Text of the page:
Monday (3-21-05), I had my students spend a few minutes outside and we flipped tin finding a small Redbellied Snake. We also visited the creek on campus and collected some small items to offer the Striped Crayfish Snake. We got a crayfish, hellgramite (Dobsonfly larva), Cranefly larva, and Dusky Salamander. We offered these to the snake.

Tuesday (3-22-05), 24 hours with the opportunity to take food, and the Crayfish Snake still had not fed. Oh well. On another note, we dropped a Chorus Frog in the cage with a small Checkered Garter Snake and noticed something odd. There was a certain amount of hopping and darting about the cage, then the snake began to do some serious tongue flicking, as if he had noticed the smell of food. Nothing odd at all. But then it began to do a slow tongue motion. Slowly rolling it in a way that in NO way resembled routine “tongue flicking”. I am reasonably sure it was lingual luring. Gibbons/Dorcus mention this in Mangrove Salt Marsh Snakes in their new book and even feature a photo of the act. The curling, shown in the photo is exactly what my little garter was doing. Neat! I will look into this a little more.

Wednesday (3-23-05), We offered a spare Dusky Salamander to the other baby Checkereds and watched closely for five minutes but saw no odd behavior.

Thursday (3-24-05), We offered a spare Chorus Frog to the other baby Checkereds and watched closely for five minutes but noticed nothing. Perhaps they are not hungry. Most did tank up on earthworms on Monday.

Friday (3-25-05), Beautiful spring day! Some of the boys found an Eastern Worm Snake on campus about the time I was leaving. Inspired, I checked my tin when I got home. Loads of Ground Skinks and Slimy Salamanders were found. Then came my first Southern Ringneck Snake of 2005. Then I checked a good piece of tin. The one where I kept finding that little Copperhead last fall. I lifted it and there he was! The same little Copperhead (has a distinct look) that I had not seen since 11-8-04. Great to see him. He looked like a good shed and a few meals would do him some good, but that is to be expected.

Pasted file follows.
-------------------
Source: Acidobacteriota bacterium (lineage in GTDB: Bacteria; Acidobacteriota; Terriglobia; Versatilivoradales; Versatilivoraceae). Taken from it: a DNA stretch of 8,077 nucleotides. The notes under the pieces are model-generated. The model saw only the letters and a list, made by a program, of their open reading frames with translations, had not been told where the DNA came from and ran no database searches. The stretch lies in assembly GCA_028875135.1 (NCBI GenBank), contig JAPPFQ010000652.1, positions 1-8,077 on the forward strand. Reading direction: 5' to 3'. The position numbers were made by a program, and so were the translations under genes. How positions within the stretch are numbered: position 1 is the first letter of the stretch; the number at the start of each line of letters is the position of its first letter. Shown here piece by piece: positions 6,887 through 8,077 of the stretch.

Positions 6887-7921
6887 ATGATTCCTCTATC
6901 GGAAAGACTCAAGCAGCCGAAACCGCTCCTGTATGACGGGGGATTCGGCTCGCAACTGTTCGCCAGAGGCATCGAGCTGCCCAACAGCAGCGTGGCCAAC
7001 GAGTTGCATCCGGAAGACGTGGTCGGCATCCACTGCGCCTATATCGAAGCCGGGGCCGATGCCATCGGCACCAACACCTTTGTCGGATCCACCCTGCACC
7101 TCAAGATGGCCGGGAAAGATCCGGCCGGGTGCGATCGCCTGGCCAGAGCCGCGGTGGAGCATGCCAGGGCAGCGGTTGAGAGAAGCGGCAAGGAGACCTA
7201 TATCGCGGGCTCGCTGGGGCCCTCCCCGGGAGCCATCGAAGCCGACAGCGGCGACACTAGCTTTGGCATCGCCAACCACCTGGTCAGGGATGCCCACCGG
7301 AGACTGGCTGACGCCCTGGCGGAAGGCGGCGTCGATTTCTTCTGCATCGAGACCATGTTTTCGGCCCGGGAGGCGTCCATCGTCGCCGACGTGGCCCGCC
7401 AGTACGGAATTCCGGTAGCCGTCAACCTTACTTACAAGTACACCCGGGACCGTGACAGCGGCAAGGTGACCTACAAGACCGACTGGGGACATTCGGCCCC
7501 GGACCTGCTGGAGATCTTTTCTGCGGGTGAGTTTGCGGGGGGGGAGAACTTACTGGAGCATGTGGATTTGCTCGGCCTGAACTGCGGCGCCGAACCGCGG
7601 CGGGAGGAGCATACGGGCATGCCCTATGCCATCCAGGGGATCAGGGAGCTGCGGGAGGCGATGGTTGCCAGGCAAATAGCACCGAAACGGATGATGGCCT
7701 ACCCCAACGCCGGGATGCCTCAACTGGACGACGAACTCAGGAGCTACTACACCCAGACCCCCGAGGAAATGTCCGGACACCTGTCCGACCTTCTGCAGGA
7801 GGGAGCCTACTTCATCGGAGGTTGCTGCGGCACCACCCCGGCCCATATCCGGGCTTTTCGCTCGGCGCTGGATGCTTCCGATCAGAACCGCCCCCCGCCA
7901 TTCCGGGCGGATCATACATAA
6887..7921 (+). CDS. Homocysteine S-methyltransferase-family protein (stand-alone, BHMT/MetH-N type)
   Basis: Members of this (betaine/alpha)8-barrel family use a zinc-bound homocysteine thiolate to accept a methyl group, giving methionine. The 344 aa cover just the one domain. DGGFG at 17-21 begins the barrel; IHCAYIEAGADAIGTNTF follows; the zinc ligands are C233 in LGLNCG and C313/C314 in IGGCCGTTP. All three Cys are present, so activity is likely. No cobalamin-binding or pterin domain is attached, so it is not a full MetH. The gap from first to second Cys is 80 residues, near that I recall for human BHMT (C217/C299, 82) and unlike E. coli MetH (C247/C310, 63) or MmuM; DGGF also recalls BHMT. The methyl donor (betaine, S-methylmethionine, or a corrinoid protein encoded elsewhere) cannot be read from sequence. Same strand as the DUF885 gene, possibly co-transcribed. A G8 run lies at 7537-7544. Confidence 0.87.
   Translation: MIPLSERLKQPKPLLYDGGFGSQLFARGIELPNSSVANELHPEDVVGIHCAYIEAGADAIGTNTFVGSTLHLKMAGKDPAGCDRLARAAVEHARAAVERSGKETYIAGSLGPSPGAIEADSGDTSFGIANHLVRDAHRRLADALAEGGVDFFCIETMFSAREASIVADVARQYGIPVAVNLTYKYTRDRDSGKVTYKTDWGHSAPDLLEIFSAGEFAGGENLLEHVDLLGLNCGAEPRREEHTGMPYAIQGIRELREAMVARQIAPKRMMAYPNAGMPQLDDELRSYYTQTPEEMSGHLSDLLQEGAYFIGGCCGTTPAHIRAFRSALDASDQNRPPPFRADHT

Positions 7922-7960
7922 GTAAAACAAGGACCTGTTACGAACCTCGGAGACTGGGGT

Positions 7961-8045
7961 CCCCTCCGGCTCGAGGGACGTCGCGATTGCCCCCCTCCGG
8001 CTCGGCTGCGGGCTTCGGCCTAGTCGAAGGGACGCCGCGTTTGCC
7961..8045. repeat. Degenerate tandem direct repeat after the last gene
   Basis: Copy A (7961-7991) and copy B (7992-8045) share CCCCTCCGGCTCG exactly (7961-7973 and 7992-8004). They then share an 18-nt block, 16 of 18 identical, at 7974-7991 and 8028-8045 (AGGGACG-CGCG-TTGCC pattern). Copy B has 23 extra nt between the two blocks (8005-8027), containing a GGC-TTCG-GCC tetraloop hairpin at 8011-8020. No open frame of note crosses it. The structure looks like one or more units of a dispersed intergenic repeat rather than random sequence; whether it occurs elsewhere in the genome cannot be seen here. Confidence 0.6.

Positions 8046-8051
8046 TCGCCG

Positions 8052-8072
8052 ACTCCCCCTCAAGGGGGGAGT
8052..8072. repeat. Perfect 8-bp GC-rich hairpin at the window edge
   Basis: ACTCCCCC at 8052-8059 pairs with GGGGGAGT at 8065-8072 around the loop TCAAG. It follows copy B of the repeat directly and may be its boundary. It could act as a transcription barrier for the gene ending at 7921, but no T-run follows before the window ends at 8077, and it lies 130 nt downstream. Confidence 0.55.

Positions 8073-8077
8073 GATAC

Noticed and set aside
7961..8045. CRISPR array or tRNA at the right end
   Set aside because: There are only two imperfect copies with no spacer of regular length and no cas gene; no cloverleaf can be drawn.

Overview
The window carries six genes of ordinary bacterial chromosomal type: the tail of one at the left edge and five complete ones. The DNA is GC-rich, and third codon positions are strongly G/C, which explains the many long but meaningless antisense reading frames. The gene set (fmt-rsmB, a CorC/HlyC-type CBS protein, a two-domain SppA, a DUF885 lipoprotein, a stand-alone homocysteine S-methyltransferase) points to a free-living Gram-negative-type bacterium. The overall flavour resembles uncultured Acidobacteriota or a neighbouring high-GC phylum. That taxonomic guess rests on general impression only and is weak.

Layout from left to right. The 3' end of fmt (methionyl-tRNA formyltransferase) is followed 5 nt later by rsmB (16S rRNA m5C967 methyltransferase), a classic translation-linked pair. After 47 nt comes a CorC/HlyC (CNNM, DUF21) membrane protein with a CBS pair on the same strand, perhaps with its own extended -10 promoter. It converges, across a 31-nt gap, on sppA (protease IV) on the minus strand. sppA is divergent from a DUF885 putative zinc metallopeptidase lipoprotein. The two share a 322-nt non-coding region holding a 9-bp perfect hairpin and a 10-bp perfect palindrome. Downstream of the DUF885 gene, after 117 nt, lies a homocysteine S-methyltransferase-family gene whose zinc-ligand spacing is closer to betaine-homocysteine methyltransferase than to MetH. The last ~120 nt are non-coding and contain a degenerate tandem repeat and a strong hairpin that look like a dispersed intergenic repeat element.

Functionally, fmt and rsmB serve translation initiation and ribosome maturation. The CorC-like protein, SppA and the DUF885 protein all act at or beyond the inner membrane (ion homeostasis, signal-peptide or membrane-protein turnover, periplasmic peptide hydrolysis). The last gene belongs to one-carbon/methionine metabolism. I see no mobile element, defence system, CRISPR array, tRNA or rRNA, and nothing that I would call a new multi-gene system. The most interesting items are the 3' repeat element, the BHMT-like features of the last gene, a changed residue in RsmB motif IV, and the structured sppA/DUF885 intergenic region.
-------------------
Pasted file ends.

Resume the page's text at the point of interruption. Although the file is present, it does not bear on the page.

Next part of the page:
Saturday (3-26-05), I checked the tin, but today, the little Copperhead is not there. I went to the pond. Frogs and Eastern Painted Turtles splashed in as I walked around. American Toads trilled slowly from concealed locations. A lone male Ringneck Duck patrolled the pond and I flushed a pair of Wood Ducks from the little swampy area by the pond. My best sight of the day was my first Dragonfly of 2005. It was a Green Darner, which is a respectable animal in both size and color. Neat.

Sunday (3-27-05), We have a busy day ahead.

It is starting!

Joey Holmes

Week Ending 03-20-05

Gene's notes

Tuesday (3-15-05), upon leaving a medical appointment I noticed a gentle tapping. A pair of Brown-headed Nuthatches were searching the crevices of the roof edge for insects.

Saturday (3-19-05), I went to Columbia to help with the herpetology booth at the Palmetto Sportsmen Classic. It was a real treat that my son, Win, was able to go with me. The event was very well-attended and we had a steady stream of visitors to the booth.Steve Bennett, of SC DNR, organized the booth and the Savannah River Ecology Lab supplied most of the live animals on display. There were ten of us volunteers helping with the booth and we were all busy showing the animals and speaking with visitors. Denise and Erik Billings, of the Turtle and Tortoise Society of Charleston, were at the booth with several of their rescued (repaired) turtles. All the animals exhibited were native to SC, except the male Alligator Snapping Turtle. The Alligator Snapper was a small male, approximately 85 pounds. Erik frequently picked the big turtle up to display it and always drew a crowd of onlookers. I believe this kind of exhibit does much good in helping educate the public.

Sunday (3-20-05), was a beautiful Spring day. My granddaughter and I walked a woodland trail. We saw tracks of deer, rabbits, opposum, turkey, and coyote. We checked some coverboards and found two Fence Lizards. Later, I found ten Red-spotted Newts and two medium-large tadpoles in a minnow trap in the farm pond. After releasing them, I removed the trap. I still have not found my first snake for the year. It cannot be too much longer.

Gene Ott


Joey's notes

Monday (3-14-05), A normal day. Not too warm. Not too cool. Bland. Blah. Blah.